All suppliers shall comply with all guidelines issued by HMI relating to access to HMI facilities, offices, and employees. No Supplier shall use HMI's computer system, including its electronic mail system and internet site, for the purpose of sending unsolicited electronic mail messages to the HMI community. Suppliers must receive prior written authorization from HMI's Supply Management Department to hold trade shows, demonstrate products, utilize HMI resources (i.e., bulletin boards), or make unsolicited calls on HMI departments.
10. Monitoring and Compliance
Suppliers shall conduct audits and inspections to ensure their compliance with this Supplier Code of Conduct and applicable legal requirements. If a supplier identifies areas of non-compliance, the supplier agrees to notify the Supply Management Department as to its plans to remedy any such non-compliance.
HMI or its representatives may engage in monitoring activities to confirm Supplier's compliance to this Supplier Code of Conduct, including on-site inspections of facilities, use of questionnaires or report cards, review of publicly available information, or other measures necessary to assess supplier's performance.
The Supplier Code of Conduct prohibits the use of forced and child labor. Each direct supplier is evaluated at the time of selection for its compliance with the Code of Conduct and certifies annually to its compliance with the Code of Conduct and our policy on forced and child labor. Herman Miller sourcing personnel as a part of their standard periodic reviews of suppliers enquire as to compliance with the company’s forced and child labor policy and suppliers are subject to audit to verify compliance. Herman Miller conducts a limited number of supplier compliance audits each year using both internal personnel and third party independent auditors. Failure to comply with the Code of Conduct may result in a curtailment or termination of the supplier relationship.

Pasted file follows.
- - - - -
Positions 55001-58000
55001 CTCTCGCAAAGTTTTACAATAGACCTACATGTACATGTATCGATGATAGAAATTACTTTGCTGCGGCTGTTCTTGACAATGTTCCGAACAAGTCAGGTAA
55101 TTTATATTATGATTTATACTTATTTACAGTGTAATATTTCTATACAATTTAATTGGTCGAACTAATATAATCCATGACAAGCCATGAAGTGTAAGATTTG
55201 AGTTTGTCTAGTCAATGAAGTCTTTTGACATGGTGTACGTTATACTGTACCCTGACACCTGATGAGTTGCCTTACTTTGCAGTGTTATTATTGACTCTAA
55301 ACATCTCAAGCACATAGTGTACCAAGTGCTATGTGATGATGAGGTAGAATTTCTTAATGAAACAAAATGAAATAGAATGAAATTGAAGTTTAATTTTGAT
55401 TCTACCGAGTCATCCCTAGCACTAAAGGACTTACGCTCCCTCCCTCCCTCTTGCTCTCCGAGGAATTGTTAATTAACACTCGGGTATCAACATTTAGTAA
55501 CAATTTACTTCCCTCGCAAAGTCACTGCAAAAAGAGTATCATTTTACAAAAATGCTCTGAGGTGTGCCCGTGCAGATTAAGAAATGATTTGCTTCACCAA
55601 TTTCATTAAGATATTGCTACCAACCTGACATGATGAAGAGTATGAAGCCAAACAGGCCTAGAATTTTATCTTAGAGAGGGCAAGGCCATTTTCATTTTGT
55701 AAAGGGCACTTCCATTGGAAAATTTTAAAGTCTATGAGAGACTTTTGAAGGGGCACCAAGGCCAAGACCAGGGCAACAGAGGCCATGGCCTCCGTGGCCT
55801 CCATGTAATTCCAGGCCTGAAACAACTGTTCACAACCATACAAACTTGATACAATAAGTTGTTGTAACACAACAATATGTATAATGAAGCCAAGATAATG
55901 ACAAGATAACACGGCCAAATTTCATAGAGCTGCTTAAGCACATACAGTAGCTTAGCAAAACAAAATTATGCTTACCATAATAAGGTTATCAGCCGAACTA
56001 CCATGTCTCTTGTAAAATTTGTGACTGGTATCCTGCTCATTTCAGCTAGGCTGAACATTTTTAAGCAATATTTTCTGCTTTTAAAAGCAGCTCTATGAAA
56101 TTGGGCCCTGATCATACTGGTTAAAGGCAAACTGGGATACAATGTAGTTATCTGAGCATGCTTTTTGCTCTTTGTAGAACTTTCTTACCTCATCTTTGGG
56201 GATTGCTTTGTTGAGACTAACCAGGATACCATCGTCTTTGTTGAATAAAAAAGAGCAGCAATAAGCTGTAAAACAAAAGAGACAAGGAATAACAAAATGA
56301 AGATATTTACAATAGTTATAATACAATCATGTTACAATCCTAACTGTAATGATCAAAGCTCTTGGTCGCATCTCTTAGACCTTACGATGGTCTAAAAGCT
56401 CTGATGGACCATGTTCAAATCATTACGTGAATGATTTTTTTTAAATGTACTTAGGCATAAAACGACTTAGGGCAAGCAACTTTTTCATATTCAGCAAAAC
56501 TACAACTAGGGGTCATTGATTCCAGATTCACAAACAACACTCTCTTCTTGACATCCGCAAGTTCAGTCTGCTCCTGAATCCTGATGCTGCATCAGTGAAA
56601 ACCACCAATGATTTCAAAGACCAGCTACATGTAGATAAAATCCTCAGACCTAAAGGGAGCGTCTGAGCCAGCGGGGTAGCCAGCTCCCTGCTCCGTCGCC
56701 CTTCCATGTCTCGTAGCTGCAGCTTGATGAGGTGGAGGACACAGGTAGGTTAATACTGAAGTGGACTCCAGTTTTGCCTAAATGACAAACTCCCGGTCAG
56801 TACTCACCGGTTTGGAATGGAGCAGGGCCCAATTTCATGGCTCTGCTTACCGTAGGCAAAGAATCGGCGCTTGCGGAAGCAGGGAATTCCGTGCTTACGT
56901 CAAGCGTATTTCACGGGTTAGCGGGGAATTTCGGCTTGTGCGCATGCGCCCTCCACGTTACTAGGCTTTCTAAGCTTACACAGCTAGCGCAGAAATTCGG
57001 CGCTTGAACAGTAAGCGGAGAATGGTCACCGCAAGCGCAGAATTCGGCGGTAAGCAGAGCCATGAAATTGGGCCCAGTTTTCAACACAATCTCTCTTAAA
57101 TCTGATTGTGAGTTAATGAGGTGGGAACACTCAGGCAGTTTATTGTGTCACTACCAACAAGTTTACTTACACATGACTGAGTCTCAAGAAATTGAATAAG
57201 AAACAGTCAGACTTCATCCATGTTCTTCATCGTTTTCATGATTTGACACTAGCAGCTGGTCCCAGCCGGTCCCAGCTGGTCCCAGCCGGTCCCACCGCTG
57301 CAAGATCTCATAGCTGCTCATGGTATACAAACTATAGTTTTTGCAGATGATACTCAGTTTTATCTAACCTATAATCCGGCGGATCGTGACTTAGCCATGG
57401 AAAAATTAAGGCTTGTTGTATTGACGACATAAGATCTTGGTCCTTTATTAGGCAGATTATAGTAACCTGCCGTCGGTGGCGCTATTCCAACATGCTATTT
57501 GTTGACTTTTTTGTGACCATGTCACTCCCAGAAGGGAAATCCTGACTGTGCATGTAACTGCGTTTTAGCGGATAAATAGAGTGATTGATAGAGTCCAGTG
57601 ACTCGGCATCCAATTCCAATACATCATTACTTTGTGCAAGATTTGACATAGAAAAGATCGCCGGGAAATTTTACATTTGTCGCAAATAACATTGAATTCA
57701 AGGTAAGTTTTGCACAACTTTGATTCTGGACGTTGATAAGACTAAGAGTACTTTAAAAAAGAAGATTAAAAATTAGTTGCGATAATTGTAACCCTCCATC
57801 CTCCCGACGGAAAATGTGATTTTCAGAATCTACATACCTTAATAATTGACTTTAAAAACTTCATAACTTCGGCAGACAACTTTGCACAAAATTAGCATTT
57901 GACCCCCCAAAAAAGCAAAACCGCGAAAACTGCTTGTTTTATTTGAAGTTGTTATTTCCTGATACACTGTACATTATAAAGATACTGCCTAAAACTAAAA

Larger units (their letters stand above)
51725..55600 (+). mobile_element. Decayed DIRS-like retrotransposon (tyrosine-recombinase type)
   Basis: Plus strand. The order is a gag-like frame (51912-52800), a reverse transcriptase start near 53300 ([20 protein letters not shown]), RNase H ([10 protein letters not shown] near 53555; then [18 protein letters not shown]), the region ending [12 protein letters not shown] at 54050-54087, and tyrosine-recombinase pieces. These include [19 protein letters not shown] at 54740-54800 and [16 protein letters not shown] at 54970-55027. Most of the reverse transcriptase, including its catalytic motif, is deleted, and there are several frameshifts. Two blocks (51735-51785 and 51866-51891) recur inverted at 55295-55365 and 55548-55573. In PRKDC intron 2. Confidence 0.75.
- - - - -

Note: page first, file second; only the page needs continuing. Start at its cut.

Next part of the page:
Any HMI supplier or HMI employee that becomes aware of violations of this policy is obligated to notify the Supply Management Department. Based on the assessment of information made available to HMI, HMI reserves the right (in addition to all other legal and contractual rights) to disqualify any potential supplier or terminate any relationship with any current supplier found to be in violation of this Supplier Code of Conduct without liability to HMI.
If you would like to file a confidential report under the terms of this policy, please contact The Network at 888 840 2387. For locations outside the USA and Canada, please call collect at 770 582 5209.
You may also choose to file a report using our confidential Web-based Internet reporting tool. This reporting tool is staffed by our vendor partner "The Network" and anonymity is guaranteed.
This Supplier Code of Conduct is a general statement of HMI's expectations with respect to suppliers. This Policy should not be read in lieu of, but in addition to, any supplier obligations as set forth in any:
(a) Request for proposal or other solicitation;
(b) Agreements by and between HMI and the Supplier. In the event of a conflict between this Policy and any HMI solicitation document or applicable agreement, the terms of the HMI solicitation or agreement shall control.
No exclusions are applicable to this policy.